The iridescent pink blooms of the Siam tulip make it one of the most exotic gingers for landscape or in containers around the porch or deck. It is native to Thailand and is one of the gingers treasured as a cut flower.


If you’re ready to stop thinking about winter, let your mind go to exotic flowers like the Siam tulip. Now imagine it growing in your backyard or in containers around the porch, patio or deck. It can happen, and now is the time to do a little planning.

Botanically speaking, the Siam tulip is known as Curcuma alismatifolia. It is native to Thailand and is one of the gingers treasured as a cut flower. It is also closely related to the ginger used to make the powder we know as curry. The plants reach about 2 feet tall with a little less spread and produce flowers that are indeed reminiscent of a tulip, in a shocking almost iridescent hot pink. The pink is really several petal-like bracts, but there are small lavender blue flowers on the stalk below them.

Most references suggest they are fit for zone 9 and higher but I have seen that they will perform well in zone 8. I have even seen them growing in zone 7, but I did not have a chance to visit with the owner to inquire about the cultural practices.

But growing this ginger gets interesting, and can open the door for just about anyone to enjoy the extraordinary beauty these flowers offer. The Siam tulip is deciduous and actually goes dormant from November through May. What could be better for those of us in colder zones who want to create that look of paradise during the long growing season?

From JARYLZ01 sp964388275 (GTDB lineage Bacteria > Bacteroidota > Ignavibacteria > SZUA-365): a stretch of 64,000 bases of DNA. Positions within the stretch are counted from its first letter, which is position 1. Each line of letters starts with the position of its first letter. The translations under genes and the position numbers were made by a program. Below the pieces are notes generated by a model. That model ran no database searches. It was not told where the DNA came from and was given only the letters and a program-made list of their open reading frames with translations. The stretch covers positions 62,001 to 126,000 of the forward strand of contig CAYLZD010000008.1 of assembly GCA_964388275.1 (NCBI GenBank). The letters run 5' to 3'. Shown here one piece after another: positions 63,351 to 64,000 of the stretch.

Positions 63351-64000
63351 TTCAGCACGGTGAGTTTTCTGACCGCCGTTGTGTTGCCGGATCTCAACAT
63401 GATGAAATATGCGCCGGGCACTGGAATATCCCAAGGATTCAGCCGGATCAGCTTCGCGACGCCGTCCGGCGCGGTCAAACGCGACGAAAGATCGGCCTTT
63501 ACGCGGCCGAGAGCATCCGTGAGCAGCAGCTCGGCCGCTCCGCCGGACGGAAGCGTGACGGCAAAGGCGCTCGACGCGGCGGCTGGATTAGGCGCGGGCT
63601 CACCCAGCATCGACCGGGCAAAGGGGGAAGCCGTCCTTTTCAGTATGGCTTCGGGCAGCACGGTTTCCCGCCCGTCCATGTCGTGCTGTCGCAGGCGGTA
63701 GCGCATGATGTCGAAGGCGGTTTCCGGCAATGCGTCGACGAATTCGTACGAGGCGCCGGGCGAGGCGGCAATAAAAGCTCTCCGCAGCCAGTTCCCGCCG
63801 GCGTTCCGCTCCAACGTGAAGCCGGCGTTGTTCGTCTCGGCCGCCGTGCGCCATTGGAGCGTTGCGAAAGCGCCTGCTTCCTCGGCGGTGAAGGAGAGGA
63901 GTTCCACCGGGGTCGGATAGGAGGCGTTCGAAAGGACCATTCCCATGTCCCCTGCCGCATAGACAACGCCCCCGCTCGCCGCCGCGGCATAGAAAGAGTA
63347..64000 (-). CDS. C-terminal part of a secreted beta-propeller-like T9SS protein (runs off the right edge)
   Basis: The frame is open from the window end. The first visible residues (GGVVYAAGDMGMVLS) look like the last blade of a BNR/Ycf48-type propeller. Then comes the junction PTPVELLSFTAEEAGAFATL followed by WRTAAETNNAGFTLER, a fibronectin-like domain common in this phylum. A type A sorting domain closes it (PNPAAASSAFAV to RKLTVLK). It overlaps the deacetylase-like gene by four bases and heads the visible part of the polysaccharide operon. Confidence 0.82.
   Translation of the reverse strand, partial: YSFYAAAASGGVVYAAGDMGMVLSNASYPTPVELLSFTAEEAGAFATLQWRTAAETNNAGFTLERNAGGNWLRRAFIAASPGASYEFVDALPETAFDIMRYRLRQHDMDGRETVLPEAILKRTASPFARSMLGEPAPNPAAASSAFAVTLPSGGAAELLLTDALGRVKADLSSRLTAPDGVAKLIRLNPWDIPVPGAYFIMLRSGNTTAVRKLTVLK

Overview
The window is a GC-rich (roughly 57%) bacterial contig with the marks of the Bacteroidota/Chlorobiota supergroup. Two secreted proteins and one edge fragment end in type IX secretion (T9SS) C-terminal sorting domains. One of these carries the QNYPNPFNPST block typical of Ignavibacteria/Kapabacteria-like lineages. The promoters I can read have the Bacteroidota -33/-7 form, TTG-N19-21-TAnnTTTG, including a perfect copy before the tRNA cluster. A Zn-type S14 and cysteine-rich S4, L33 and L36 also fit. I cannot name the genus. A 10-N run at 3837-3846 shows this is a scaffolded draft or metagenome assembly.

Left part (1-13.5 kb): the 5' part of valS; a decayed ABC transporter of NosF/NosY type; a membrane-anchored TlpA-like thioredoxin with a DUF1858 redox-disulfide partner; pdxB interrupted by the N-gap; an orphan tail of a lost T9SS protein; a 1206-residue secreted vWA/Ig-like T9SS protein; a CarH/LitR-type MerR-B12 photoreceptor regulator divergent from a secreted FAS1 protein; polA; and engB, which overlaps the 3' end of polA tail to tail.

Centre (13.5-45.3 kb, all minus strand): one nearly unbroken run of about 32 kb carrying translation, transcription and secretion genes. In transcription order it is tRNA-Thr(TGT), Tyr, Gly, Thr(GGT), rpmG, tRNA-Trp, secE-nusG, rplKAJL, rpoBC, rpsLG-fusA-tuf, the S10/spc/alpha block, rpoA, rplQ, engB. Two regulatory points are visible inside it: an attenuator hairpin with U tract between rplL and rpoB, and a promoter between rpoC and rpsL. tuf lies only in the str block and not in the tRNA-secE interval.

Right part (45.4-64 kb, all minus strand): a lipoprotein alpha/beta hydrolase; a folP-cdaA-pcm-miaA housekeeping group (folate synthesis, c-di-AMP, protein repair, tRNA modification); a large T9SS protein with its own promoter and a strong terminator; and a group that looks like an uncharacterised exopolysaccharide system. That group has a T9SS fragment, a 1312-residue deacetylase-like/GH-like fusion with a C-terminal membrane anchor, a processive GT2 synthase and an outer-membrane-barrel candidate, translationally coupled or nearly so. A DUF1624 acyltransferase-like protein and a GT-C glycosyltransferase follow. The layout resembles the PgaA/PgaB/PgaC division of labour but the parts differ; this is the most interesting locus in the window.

This ginger, comprised of rhizomes, prefers deep, fertile well-drained soil in a location with morning sun and afternoon shade or filtered light and should be planted 2 to 3 inches deep, spacing plants 2 feet apart. If you are buying them via mail order, this is most likely what you will receive, and now is the time to shop. Last year large garden centers everywhere offered them in mum-sized pots in June. This serves as a testimony that they work well in containers. If you move the containerized plants to the landscape, plant at the same depth that they are growing in the container, and add a good layer of mulch.

The Siam tulip in the landscape will need plenty of moisture, about an inch per week, during the long growing season. Those in containers will need watering every other day or even daily during the hottest part of the summer. Consider partnering with bananas or Lime Zinger elephant ears letting these enormous plants provide the needed afternoon shade protection. Lime green plants like Electric Lime coleus would make a stunning companion.

The Siam tulip will thrive all summer into early fall but will eventually go into dormancy with the shorter days and cooler temperatures. If you live in a colder climate, dig the rhizomes after the first frost. Remove all of the foliage and store rhizomes in a box of peat in a cool dry location. It helps to mist the rhizomes from time to time, maintaining a little moisture and humidity. If you are growing Siam tulip in a container, move it into a cool protected area giving a very minimal watering once a week, returning the container to its location after spring temperatures have warmed.

Gingers are treasured tropicals that can be enjoyed by everyone. Give the Siam tulip a try and see if you don’t agree.

Norman Winter is executive director of the Columbus Botanical Garden, Columbus Ga., and author of “Tough-as-Nails Flowers for the South” and the highly acclaimed “Captivating Combinations Color and Style in the Garden.”

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